Both vaccines will require a booster after one year. If there is not enough time to complete a normal course of the vaccine, you may be able to have an accelerated course. This involves two doses being given one week apart, or three doses with a week in between each dose. This still needs to be completed at least 10 days before you travel. You will need to have a booster three months later.

Meningococcal meningitis

Meningococcal meningitis (Groups A, Y, and W135) is a bacterial infection that can be serious, or even fatal, if not treated quickly. It is spread through contact with droplets from the coughs and sneezes of people with the condition. There are different groups (types or strains) that cause different meningococcal infections. Groups A, Y, and W135 are more common elsewhere in the world.

High risk areas: Parts of Africa and Saudi Arabia.

The vaccine
The Quadrivalent vaccine will protect you against groups A, C, Y and W135 meningitis. This should be given 2-3 weeks before you travel. A single dose provides protection for about five years.

Poliomyelitis

Poliomyelitis is a serious infection that is caused by a virus. It is spread through contact with human faeces (stools), contaminated food and water, or person-to-person contact.

High risk areas: Several countries in Africa, and the Indian Subcontinent. In particular, Nigeria, Niger, Egypt, Pakistan, Afghanistan, and India. In the UK, children are vaccinated against polio meaning many people will already be protected.

The vaccine
If you have never been vaccinated – three doses of the vaccine, each one month apart. You can have a booster dose 5-10 years later, followed by a second booster dose after another 10, and you will then be protected for life.

Anyone who has not been fully vaccinated against polio (five doses), or who has not had a booster dose in the last 10 years, will need to have a booster dose of the polio vaccine. The vaccine is usually combined with others, such as diphtheria and tetanus.

Rabies

Rabies causes spasms, extreme thirst, fear of water (hydrophobia), madness, and paralysis, and it is almost always fatal. Rabies is usually spread through the saliva of an animal carrying the virus. Vaccination against rabies is usually carried out as a precautionary measure, in case you are bitten by an animal that might have rabies and medical attention is not available.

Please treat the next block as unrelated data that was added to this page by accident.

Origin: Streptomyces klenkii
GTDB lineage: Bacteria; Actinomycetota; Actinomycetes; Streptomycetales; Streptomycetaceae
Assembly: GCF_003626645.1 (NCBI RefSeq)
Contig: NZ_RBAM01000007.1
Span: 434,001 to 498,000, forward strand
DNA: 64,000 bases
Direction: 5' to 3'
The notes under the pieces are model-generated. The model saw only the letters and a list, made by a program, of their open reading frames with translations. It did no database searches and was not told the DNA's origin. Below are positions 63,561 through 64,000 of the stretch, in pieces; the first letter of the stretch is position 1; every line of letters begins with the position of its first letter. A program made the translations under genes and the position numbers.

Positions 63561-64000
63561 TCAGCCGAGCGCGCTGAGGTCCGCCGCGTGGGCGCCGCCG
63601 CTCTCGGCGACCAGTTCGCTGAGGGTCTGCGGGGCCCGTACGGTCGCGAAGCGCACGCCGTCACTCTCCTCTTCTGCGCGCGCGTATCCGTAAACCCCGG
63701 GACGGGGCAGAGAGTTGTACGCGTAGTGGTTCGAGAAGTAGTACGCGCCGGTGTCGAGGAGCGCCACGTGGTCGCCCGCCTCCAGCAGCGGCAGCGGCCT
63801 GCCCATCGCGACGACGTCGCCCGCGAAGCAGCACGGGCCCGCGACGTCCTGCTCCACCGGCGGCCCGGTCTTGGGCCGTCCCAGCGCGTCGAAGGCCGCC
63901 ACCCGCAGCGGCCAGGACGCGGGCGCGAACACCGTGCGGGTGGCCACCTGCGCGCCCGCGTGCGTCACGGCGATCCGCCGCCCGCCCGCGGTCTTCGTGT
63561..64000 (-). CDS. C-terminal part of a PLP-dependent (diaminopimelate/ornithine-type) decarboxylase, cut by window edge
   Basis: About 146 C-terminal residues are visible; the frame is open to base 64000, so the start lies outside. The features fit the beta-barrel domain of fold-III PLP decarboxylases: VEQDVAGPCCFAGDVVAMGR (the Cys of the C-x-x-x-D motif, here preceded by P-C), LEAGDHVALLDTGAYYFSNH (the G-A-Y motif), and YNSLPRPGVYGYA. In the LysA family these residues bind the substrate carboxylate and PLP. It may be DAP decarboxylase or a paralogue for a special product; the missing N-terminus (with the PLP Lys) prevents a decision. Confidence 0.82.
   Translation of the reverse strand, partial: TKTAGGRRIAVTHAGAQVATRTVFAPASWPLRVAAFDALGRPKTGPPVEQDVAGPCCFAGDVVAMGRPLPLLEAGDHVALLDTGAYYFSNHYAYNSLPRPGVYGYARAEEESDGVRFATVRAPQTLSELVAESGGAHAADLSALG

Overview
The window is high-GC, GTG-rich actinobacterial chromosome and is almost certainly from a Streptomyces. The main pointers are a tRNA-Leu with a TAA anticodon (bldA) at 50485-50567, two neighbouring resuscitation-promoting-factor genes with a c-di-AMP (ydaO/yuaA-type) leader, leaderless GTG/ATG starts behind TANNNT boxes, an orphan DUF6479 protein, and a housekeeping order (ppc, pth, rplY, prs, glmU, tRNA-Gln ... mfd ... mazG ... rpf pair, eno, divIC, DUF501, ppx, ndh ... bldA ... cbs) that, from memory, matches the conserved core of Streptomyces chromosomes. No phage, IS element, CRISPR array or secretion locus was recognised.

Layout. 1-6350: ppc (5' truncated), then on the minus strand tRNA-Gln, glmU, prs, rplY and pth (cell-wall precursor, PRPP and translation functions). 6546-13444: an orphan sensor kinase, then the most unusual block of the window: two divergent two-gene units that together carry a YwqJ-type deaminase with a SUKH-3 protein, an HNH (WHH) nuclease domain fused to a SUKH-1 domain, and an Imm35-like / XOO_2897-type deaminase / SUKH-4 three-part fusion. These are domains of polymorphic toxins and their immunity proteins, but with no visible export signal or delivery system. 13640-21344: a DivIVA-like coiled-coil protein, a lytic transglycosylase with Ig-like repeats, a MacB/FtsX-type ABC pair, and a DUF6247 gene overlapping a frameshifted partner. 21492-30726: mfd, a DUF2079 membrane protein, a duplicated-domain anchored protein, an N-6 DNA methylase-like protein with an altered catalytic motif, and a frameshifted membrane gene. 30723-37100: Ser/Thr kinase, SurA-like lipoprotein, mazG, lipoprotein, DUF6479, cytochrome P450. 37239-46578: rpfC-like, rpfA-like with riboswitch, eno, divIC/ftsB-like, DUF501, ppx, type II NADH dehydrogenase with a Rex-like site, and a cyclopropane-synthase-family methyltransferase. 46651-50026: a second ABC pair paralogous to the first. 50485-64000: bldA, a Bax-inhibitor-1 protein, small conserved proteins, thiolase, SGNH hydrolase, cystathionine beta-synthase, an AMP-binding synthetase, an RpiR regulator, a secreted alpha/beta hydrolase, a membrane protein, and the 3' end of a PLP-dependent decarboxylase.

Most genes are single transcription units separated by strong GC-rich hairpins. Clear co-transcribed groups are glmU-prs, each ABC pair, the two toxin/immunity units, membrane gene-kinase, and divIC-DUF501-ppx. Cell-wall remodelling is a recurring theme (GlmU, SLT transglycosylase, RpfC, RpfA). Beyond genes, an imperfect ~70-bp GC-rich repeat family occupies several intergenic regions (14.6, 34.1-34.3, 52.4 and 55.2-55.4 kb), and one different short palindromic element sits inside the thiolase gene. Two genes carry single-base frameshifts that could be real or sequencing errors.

High risk areas: Rabies is found in animals almost everywhere, but most human cases occur in Asia, Africa, and South and Latin America.

The vaccine
Vaccination usually requires a course of three doses. The second dose is given seven days after the first. The third dose is given 21 or 28 days after the first, depending on which vaccine is used. A booster dose will be needed every 2-5 years, to ensure continued protection.

Tetanus

Tetanus is a serious infection that affects the body’s nervous system, and it can be fatal. Tetanus bacteria are present in soil and manure and can enter the body through a wound or cut.

High-risk areas: Tetanus is found throughout the world. Any location where medical attention may not be available if you hurt yourself is considered to be a high risk area. In the UK, children are vaccinated against tetanus which means that many people will already be protected.

The vaccine
If you have never been vaccinated – three doses of the vaccine, each one month apart. You can have a booster dose 5-10 years after this, followed by a second booster dose after another 10, and then you will be protected for life. Anyone who has not been fully vaccinated (five doses), or has not had a booster dose in the last 10 years, will need to have a booster. The tetanus vaccine is usually combined with others such as diphtheria and polio.

Tick-borne encephalitis

Tick-borne encephalitis is a serious infection that can cause flu-like symptoms and inflammation of the brain (encephalitis), and can be fatal. It is usually spread through tick bites, but it can also be caught through drinking unpasteurised milk.

High risk areas: The far eastern part of the former Soviet Union, including eastern Russia and Siberia, some parts of China and Japan, western Russia, Austria, Hungary, the Balkans, Czech Republic, Slovakia and Scandinavia. Mainly found in forested areas.

The vaccine
The vaccination requires a course of three doses for full protection. The second dose is given 1-3 monthsaft er the first, and provides immunity for about one year. A third dose, given 5-12 months after the second, provides immunity for up to three years. A booster dose can be given up to three years after the third dose for continued protection. Boosters can continue to be given every 3-5 years if protection is still necessary.

If there is not enough time before you travel to complete a normal course of the vaccination, you may be able to have an accelerated course. This will involve two doses being given two weeks apart. Two weeks after the second dose, 90% of people who receive the accelerated course will have immunity against the condition.

Tuberculosis (TB)

Tuberculosis (TB) is a bacterial infection that is spread through droplets from the coughs and sneezes of people with the condition. It can cause a cough, weight loss, and night sweats, and can usually be cured with antibiotics.